It was a story about a prescription shared over lunch recently. During the course of a lunch with a caregiver, he relayed the “prescription” his spouse had received some ten-plus years ago from a specialist when she was first diagnosed with a chronic condition. …and how that specialist had reinforced that same prescription now more than a decade later, because it was working so well.
When originally prescribed, the spouse had just received a diagnosis for one of those chronic and degenerative conditions no one wants to receive. While offering a medication that would help to mitigate some of the physical manifestations of the condition, the doctor paused and added another prescription. He said, “I also prescribe that you stay active, you stay engaged and you stay loved.”
Let me explain, and then let me share the outcome of this doctor’s prescription. The doctor knew that retaining the same level of activity as the patient had once enjoyed was not a realistic expectation, but to continue any activity was vitally important to her well-being. Staying active means walking when you can no longer jog, or going for a drive when you can no longer bike in the country or embracing new activities or hobbies, learn a language or take up arts or crafts when you may no longer able to do the heavy lifting of what used to keep you active.
Staying engaged means not giving up, for sure. But it means sharing experiences with others. It can be as basic as attending a musical or drama event or being engaged in an organization that is focused on lending a hand to the less fortunate. It means seeking help and accepting help from others within the community or even going on line for support. There is a support group for almost every chronic condition, and sometimes the affirmation of just knowing that someone else actually has experienced what one is now experiencing can be a breath of fresh air.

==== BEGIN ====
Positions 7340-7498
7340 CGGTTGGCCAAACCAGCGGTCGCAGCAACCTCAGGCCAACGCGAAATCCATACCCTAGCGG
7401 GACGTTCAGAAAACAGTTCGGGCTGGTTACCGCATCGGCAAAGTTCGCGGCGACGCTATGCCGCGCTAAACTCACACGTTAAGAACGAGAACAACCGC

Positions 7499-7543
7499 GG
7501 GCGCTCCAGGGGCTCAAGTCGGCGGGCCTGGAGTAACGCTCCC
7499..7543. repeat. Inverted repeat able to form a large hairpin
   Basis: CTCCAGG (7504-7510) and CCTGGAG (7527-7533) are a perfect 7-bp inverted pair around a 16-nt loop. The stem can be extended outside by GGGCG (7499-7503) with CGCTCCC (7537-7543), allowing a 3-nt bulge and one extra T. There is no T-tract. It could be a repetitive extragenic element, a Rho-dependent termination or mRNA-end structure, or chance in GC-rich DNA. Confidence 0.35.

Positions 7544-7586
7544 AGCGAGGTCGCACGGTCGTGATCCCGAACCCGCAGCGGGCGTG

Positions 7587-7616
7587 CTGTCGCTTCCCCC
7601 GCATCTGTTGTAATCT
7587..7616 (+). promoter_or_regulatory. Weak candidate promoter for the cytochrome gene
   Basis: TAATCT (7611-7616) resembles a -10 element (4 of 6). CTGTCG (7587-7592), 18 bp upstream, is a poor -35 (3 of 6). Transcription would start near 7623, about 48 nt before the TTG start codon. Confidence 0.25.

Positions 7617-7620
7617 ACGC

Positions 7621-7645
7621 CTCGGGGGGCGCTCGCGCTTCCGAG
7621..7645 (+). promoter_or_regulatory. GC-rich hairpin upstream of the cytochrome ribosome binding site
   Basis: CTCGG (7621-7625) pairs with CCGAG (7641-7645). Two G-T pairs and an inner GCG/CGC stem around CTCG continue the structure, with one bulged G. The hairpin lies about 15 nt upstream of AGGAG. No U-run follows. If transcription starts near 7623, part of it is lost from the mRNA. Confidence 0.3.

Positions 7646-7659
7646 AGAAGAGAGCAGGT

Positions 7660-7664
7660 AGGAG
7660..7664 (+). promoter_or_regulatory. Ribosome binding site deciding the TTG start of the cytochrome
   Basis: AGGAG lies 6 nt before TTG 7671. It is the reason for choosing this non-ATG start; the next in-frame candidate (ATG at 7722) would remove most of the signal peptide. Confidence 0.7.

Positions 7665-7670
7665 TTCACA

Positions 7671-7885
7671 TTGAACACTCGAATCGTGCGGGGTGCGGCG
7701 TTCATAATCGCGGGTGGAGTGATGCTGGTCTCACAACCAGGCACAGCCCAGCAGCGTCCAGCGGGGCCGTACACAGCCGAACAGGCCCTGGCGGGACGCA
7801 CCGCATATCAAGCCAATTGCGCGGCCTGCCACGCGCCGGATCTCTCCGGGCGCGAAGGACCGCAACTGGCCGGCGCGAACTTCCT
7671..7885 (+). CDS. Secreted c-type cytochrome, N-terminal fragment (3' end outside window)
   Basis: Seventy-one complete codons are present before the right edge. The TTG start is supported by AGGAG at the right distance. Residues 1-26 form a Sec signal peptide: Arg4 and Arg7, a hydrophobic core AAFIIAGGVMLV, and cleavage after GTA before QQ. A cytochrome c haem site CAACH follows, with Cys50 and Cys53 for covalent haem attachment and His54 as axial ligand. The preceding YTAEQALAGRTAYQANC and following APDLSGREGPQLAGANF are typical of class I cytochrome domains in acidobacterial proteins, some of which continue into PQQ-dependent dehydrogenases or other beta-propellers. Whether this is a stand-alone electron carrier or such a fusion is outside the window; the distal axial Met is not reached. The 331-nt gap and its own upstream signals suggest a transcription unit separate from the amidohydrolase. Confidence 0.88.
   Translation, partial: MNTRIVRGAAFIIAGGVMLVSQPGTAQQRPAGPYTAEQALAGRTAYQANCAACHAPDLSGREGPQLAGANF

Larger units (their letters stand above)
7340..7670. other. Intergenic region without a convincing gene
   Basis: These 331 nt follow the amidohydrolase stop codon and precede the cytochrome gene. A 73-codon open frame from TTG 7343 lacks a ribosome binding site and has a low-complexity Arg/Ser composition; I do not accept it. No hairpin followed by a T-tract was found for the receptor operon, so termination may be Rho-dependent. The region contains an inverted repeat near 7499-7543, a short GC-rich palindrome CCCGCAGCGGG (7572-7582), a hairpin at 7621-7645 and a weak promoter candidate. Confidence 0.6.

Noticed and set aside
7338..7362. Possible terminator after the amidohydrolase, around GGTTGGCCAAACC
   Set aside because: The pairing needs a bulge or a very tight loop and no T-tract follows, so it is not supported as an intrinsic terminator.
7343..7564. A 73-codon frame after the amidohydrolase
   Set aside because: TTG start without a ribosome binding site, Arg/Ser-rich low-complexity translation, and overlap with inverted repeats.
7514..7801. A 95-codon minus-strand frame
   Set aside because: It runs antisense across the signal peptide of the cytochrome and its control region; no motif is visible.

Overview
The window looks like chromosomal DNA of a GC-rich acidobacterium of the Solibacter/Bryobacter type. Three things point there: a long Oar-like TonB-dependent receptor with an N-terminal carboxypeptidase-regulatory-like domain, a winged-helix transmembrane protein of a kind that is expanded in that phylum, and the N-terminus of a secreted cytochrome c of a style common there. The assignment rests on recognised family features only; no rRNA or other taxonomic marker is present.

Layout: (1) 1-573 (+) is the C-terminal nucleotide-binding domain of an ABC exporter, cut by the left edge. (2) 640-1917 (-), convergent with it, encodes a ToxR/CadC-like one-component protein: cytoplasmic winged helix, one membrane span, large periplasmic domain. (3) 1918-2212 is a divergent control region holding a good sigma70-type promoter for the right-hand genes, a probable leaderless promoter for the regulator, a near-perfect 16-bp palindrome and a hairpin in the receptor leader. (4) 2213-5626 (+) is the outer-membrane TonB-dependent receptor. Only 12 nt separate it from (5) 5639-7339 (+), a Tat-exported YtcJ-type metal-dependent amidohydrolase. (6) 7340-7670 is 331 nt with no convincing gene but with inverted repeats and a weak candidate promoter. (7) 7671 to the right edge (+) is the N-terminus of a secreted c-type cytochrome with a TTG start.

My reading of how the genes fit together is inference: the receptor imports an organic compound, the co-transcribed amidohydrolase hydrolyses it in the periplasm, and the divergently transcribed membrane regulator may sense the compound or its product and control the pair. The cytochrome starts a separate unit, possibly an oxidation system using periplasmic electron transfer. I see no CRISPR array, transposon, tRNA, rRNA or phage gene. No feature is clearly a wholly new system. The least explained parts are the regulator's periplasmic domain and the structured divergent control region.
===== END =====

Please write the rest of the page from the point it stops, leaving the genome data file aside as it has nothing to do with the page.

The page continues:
Staying loved is a special kind of engagement. And to stay loved, one also must extend oneself and love another. It also means that one must engage in self-care, the active effort to feel better. It can also be as simple as taking time to relax, binge on a favorite program, read a book or listen to some particularly special music…especially with someone that one loves.
There are a couple bonuses in this particular doctor’s three-pronged prescription. One, this particular patient has not had a change in the other prescription dose or strength in that entire decade-plus. Their condition is, as they say, well-managed. Two, it is great advice that the caregiver could follow and derive benefit as well. I always tell caregiver’s that there is an “I” in caregiver. There also is an “I” in care receiver!
Charlotte Bishop is an Aging Life Care Advisor, Geriatric Care Manager and founder of Creative Care Management, certified professionals who are geriatric advocates, resources, counselors and friends to older adults and their families in metropolitan Chicago. She also is the co-author of How Do I Know You? A Caregiver’s Lifesaver for Dealing with Dementia.